Equal Employment Opportunity Commission v. Wal-Mart Stores East, L.P., No. 21-1690 (7th Cir. 2022)Annotate this Case
Some jobs at Walmart Distribution Center #6025, required workers to handle boxes weighing 30 pounds or more. Walmart's “Temporary Alternate Duty” Policy (TAD) offered light duty to those workers injured on the job who wanted to keep working and earning their full wages while complying with any relevant medical restrictions. Walmart says it designed the TAD Policy to reduce overall costs, including for Workers' Compensation, while improving employee morale. During the relevant time period, Walmart did not offer light duty, under the TAD Policy or otherwise, to pregnant workers or to workers who were injured off the job. Pregnant workers with lifting or other physical restrictions related to pregnancy had to go on leave. After hotly-contested discovery and related sanctions, the court granted Walmart summary judgment in the EEOC's suit under Title VII of the Civil Rights Act and the Pregnancy Discrimination Act, 42 U.S.C. 2000e(k), 2000e-2(a)(1).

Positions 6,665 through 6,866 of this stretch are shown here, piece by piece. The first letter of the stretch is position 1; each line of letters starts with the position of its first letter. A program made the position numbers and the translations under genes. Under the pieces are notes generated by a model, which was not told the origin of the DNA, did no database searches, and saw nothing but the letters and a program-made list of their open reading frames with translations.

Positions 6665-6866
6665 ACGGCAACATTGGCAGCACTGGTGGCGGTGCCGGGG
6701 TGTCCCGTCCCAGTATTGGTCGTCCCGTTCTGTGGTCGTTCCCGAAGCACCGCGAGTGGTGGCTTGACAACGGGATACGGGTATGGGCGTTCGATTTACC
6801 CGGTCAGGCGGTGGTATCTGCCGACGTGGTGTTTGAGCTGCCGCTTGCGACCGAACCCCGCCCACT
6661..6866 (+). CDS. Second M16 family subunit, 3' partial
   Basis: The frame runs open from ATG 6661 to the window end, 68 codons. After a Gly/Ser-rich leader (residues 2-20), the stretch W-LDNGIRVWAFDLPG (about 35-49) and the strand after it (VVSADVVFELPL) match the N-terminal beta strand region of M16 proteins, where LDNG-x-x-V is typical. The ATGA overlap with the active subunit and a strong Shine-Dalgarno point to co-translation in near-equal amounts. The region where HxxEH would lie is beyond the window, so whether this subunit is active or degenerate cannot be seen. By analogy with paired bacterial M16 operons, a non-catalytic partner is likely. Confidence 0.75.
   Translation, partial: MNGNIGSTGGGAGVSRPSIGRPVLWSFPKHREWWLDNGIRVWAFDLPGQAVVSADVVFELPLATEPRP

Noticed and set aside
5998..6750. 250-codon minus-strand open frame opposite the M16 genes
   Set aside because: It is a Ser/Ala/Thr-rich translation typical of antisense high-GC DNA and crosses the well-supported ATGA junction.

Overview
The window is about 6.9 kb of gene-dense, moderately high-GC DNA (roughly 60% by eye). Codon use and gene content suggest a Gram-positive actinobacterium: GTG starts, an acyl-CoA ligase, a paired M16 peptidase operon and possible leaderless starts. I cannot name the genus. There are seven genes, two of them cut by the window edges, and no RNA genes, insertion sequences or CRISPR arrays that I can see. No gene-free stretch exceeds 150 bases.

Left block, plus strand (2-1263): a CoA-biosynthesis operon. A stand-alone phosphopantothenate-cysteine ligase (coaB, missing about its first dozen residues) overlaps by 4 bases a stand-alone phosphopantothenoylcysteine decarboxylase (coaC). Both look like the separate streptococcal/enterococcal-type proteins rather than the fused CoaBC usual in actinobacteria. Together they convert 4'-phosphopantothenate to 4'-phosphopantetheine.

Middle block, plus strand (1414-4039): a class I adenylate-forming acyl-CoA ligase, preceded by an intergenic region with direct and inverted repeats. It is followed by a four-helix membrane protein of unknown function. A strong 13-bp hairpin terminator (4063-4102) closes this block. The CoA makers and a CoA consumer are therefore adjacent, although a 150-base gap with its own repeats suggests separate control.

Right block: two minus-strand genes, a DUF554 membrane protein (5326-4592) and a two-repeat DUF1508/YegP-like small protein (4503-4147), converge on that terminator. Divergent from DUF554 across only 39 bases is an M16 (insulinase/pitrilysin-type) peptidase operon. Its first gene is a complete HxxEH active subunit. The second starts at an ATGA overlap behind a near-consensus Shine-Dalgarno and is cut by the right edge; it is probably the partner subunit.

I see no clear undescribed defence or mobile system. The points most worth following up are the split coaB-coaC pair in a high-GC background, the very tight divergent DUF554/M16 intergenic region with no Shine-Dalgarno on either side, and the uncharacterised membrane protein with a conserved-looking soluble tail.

The Seventh Circuit affirmed. Walmart offers evidence that the purpose of the TAD Policy is to implement a worker’s compensation program that benefits Walmart’s employees while limiting the company’s “legal exposure” and costs of hiring people to replace injured workers; compliance with a state workers’ compensation scheme is a neutral reason for providing benefits to employees injured on the job but not pregnant employees.The court upheld the imposition of discovery sanctions.